r'\' - python parser bug?
michael at foord.net
Mon Jun 7 11:08:37 CEST 2004
Per Erik Stendahl <berra at psyket.com> wrote in message news:<mailman.403.1085747267.6949.python-list at python.org>...
> Fuzzyman wrote:
> > Yeah.. that's not an annoying feature.... I mean no-one would ever
> > want to use strings to hold Windows pathnames in......
> So I guess I'm not the only one who tries to use a special class for
> paths as much as possible then? ;-)
> Working with pathnames as strings is painful, IMHO. Using objects makes
> it much clearer, for me anyway.
> path = Path(r'C:\documents\my\file.txt')
> if path.isfile():
> shutil.copyfile(path.get(), ....)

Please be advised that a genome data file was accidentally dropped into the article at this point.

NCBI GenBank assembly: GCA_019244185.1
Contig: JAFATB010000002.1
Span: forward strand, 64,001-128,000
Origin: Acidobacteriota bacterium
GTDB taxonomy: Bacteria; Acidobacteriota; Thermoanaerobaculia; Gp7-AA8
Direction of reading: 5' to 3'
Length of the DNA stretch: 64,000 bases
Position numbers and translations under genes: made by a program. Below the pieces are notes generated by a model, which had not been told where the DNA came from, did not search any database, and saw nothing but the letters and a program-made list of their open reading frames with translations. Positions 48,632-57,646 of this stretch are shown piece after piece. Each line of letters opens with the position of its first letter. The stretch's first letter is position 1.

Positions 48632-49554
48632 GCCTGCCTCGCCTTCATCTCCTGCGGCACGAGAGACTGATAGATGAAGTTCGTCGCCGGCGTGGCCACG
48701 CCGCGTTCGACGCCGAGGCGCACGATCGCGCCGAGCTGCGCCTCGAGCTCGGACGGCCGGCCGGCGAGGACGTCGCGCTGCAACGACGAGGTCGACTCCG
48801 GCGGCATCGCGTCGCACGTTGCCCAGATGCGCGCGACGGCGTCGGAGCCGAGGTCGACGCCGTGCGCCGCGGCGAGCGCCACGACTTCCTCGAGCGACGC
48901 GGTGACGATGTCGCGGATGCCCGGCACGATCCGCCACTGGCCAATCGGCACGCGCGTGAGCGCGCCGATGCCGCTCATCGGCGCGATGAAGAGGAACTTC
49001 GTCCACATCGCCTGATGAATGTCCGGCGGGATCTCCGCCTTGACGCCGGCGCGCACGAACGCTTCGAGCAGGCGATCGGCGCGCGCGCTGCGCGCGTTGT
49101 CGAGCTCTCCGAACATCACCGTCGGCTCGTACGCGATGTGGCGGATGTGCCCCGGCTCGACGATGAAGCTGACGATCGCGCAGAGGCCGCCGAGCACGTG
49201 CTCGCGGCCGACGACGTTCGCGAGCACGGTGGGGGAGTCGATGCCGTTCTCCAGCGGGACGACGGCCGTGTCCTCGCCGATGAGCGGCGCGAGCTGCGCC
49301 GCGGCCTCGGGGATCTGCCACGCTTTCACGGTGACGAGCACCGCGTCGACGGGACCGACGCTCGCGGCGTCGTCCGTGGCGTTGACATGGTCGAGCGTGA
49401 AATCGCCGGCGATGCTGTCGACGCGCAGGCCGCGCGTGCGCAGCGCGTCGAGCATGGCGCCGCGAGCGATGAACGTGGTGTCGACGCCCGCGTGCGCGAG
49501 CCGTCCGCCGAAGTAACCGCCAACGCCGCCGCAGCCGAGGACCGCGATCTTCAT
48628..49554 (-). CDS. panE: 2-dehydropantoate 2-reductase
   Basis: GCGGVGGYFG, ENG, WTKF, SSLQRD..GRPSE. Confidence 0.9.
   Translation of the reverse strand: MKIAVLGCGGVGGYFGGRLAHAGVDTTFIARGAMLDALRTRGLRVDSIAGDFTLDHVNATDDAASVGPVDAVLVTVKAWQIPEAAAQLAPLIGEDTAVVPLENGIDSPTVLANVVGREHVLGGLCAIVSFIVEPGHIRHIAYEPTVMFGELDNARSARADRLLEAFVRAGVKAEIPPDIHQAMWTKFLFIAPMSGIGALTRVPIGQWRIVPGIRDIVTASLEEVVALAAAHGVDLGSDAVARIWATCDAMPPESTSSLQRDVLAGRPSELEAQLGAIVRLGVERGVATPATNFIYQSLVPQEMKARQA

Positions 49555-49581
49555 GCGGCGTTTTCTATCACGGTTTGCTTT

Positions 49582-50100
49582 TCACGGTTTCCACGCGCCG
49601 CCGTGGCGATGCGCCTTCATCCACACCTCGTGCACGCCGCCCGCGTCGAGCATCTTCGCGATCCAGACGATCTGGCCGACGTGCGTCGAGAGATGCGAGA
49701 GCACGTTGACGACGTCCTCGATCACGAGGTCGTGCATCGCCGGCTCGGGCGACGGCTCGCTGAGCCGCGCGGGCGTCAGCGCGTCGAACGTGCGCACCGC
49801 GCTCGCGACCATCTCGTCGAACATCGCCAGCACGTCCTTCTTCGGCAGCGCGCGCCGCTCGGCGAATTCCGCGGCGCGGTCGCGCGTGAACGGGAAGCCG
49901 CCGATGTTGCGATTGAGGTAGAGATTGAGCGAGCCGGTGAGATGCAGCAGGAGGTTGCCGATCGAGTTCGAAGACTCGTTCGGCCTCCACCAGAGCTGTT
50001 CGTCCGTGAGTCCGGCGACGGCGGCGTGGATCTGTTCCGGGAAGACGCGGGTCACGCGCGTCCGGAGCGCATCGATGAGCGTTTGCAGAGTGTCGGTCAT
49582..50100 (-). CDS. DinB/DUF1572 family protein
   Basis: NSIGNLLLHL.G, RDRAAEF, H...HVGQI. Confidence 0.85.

> print path.dir()
> other_path = path.parent() / 'subdir' / 'otherfile' + '.txt'
> Per Erik Stendahl
*However* - more seriously - if you create a command line tool, then
python *wrongly* handles pathnames.
I've written a command line tool called filestruct that compares a
file structure to a previous state and records the changes (for
remotely syncing directories - you only have to transfer the changes
and then filestruct will make the changes). If you give it a windows
path ending in \" then python interprets it *wrongly*....
D:\Python Projects\directory change >>> filestruct.py compare
"D:\Python Projects\" b:\test.txt b:\test.zip
filestruct needs at least three arguments when run from the command
line. See :
The python interpreter assumes that the entirely valid windows path
supplied at the command line actually contains an escaped quote..... I
may have to write a new command line parser to correct this python
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